Twitter erupts after Osama bin Laden is pronounced dead
Stephanie Paulino, Managing Editor:
A recent Southern graduate, Michelle DeVivo, was among the enthusiastic crowd before the White House celebrating
the demise of the most wanted terrorist in the world.
“There were American flags and people singing, smoking cigars and drinking,” said DeVivo, a Peace Corps intern now living in the D.C. area. “They were happy that Osama is dead.”
Osama bin Laden was pronounced dead on May 1, following a “firefight” yielding no American casualties during a mission ordered by President Barack Obama.
Swarms of people, mostly capitol-area college students were seen celebrating through the night in Washington.
DeVivo arrived in front of the White House gates at 12:30 a.m. and left shortly after 2:00 a.m.
Walking away from the cheering crowd, there were no signs of the celebration dying down, she said.
“It was so patriotic,” said DeVivo. “With the war and the drama between the Republicans and Democrats, it was nice to see everyone coming together.”
The scene at Southern, however, was less enthusiastic, with most of the reaction flooding social media sites, Facebook and Twitter—instead of the streets.
Twitter users reportedly posted more than 4,000 tweets per second, making it “either the second or third-highest in Twitter history,” on par with this year’s Super Bowl, but short of Japan-related posts from early 2011, according to CNN Money.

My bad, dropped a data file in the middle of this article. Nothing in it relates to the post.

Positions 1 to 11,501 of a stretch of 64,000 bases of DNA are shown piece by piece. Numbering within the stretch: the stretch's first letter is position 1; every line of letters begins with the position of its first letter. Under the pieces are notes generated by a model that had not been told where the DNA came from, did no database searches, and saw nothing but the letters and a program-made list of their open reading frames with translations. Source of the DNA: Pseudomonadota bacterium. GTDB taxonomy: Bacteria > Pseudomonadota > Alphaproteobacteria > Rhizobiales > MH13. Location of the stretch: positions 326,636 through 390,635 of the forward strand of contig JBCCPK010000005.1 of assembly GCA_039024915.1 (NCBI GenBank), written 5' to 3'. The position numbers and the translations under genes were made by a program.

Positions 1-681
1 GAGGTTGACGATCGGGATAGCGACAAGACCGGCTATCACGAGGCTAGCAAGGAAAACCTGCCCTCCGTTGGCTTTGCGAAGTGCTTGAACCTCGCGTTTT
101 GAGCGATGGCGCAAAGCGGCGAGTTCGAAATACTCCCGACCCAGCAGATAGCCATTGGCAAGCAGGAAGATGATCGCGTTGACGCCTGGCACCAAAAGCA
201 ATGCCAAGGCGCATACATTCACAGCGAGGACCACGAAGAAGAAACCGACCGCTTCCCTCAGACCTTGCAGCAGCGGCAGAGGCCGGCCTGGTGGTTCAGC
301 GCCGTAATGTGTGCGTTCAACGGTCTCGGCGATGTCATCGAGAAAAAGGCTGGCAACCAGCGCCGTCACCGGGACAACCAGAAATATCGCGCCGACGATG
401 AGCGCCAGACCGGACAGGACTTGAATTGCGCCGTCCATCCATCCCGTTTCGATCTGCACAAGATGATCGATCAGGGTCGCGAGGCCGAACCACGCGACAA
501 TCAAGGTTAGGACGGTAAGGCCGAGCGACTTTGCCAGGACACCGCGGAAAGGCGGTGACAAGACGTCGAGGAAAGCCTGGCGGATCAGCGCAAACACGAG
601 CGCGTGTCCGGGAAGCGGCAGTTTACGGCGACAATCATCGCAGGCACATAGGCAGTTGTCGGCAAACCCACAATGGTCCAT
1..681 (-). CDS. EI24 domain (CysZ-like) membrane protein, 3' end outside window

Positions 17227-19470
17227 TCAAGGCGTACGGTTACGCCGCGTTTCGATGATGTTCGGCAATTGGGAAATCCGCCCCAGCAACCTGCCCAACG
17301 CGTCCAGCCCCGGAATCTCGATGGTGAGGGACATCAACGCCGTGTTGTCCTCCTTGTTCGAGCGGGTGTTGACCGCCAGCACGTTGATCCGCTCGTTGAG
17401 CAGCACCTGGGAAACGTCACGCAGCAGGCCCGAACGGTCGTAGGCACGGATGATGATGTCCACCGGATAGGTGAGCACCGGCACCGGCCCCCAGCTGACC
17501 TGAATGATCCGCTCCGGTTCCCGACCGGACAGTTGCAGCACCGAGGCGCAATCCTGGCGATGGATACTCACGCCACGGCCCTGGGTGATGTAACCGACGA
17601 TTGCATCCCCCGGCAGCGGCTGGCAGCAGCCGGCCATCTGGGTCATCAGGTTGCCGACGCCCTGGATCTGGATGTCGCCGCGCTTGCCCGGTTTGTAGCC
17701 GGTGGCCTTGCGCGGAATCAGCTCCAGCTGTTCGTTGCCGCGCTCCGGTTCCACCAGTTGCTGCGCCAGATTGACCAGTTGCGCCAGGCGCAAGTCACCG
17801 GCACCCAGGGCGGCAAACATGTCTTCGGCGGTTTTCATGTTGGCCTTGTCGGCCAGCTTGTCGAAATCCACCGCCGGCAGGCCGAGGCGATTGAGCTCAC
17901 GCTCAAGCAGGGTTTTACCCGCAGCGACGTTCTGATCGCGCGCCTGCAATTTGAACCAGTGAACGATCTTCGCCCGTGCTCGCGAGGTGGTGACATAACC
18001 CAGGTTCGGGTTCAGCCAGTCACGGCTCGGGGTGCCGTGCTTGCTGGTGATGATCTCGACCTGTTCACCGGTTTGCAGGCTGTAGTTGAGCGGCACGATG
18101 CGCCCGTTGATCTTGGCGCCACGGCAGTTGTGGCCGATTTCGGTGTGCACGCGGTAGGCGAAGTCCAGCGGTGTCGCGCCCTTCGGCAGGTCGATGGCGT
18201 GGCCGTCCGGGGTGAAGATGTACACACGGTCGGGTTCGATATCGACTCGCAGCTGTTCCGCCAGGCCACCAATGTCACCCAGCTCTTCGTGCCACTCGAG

With a better understanding of the impact of 9/11 than she had in 2001, Jackie Ajello posted her reaction on Facebook and Twitter: “This is overwhelming. I was too young in 2001 to truly understand… but 10 years later I’m more than happy to stay awake tonight watching CNN,” posted Ajello, a junior biology major with a concentration in secondary education major.
Monday afternoon, Daniel Allen, a senior exercise science major, tweeted his opinion on the news of bin Laden’s sea burial, in Muslim tradition. “Wait??!! So they kill the most wanted man in history, then respect him enough to observe a ‘tradition’ where
the body is buried in 24hrs!!??” questioned Allen.
Reactions from students varied, including fears of retaliation from Al Qaeda, but Benjamin McNamee, president of Student Government Association doubted an attack.
“Throughout history whenever the charismatic leader is taken out there is a power vacuum,” said McNamee, a history major and political science minor.
McNamee suggested that if there were a second-in-command, that person would be identified, if not, a power struggle might ensue within the organization.
“I do understand why the government would raise the security level though,” he said.
Dom Spencer, a student veteran standing in for the director of the Veteran’s Affairs office, Jack Mordente, declared the death of bin Laden a form of “closure” for SCSU and national veterans. “It might not change the war on terror but it’s a victory nonetheless,” said Spencer.